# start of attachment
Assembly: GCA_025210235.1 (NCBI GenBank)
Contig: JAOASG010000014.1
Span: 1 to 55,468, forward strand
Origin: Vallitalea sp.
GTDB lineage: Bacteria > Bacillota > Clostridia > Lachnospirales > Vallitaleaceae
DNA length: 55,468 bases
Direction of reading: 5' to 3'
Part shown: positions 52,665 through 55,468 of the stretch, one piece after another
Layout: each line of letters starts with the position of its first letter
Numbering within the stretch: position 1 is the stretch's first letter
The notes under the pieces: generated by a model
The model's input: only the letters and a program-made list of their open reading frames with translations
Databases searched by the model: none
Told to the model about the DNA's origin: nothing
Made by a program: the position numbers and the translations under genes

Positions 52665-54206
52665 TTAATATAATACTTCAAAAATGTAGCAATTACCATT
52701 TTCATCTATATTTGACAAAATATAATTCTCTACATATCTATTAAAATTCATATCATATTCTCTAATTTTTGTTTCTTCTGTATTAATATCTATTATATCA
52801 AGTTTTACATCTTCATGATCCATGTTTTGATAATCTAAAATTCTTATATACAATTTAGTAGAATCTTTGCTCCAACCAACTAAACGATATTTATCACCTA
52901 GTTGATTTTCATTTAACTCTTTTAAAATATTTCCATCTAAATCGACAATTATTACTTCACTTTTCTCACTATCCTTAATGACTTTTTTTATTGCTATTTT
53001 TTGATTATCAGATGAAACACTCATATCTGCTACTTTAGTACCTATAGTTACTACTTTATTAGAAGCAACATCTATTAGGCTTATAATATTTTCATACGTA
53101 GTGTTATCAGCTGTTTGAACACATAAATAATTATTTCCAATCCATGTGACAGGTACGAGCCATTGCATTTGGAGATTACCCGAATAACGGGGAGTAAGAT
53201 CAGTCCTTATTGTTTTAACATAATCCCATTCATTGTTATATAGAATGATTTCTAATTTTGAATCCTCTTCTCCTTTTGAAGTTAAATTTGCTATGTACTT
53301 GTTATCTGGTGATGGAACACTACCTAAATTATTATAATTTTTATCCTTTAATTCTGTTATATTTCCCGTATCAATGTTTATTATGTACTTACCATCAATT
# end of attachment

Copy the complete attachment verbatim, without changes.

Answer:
Assembly: GCA_025210235.1 (NCBI GenBank)
Contig: JAOASG010000014.1
Span: 1 to 55,468, forward strand
Origin: Vallitalea sp.
GTDB lineage: Bacteria > Bacillota > Clostridia > Lachnospirales > Vallitaleaceae
DNA length: 55,468 bases
Direction of reading: 5' to 3'
Part shown: positions 52,665 through 55,468 of the stretch, one piece after another
Layout: each line of letters starts with the position of its first letter
Numbering within the stretch: position 1 is the stretch's first letter
The notes under the pieces: generated by a model
The model's input: only the letters and a program-made list of their open reading frames with translations
Databases searched by the model: none
Told to the model about the DNA's origin: nothing
Made by a program: the position numbers and the translations under genes

Positions 52665-54206
52665 TTAATATAATACTTCAAAAATGTAGCAATTACCATT
52701 TTCATCTATATTTGACAAAATATAATTCTCTACATATCTATTAAAATTCATATCATATTCTCTAATTTTTGTTTCTTCTGTATTAATATCTATTATATCA
52801 AGTTTTACATCTTCATGATCCATGTTTTGATAATCTAAAATTCTTATATACAATTTAGTAGAATCTTTGCTCCAACCAACTAAACGATATTTATCACCTA
52901 GTTGATTTTCATTTAACTCTTTTAAAATATTTCCATCTAAATCGACAATTATTACTTCACTTTTCTCACTATCCTTAATGACTTTTTTTATTGCTATTTT
53001 TTGATTATCAGATGAAACACTCATATCTGCTACTTTAGTACCTATAGTTACTACTTTATTAGAAGCAACATCTATTAGGCTTATAATATTTTCATACGTA
53101 GTGTTATCAGCTGTTTGAACACATAAATAATTATTTCCAATCCATGTGACAGGTACGAGCCATTGCATTTGGAGATTACCCGAATAACGGGGAGTAAGAT
53201 CAGTCCTTATTGTTTTAACATAATCCCATTCATTGTTATATAGAATGATTTCTAATTTTGAATCCTCTTCTCCTTTTGAAGTTAAATTTGCTATGTACTT
53301 GTTATCTGGTGATGGAACACTACCTAAATTATTATAATTTTTATCCTTTAATTCTGTTATATTTCCCGTATCAATGTTTATTATGTACTTACCATCAATT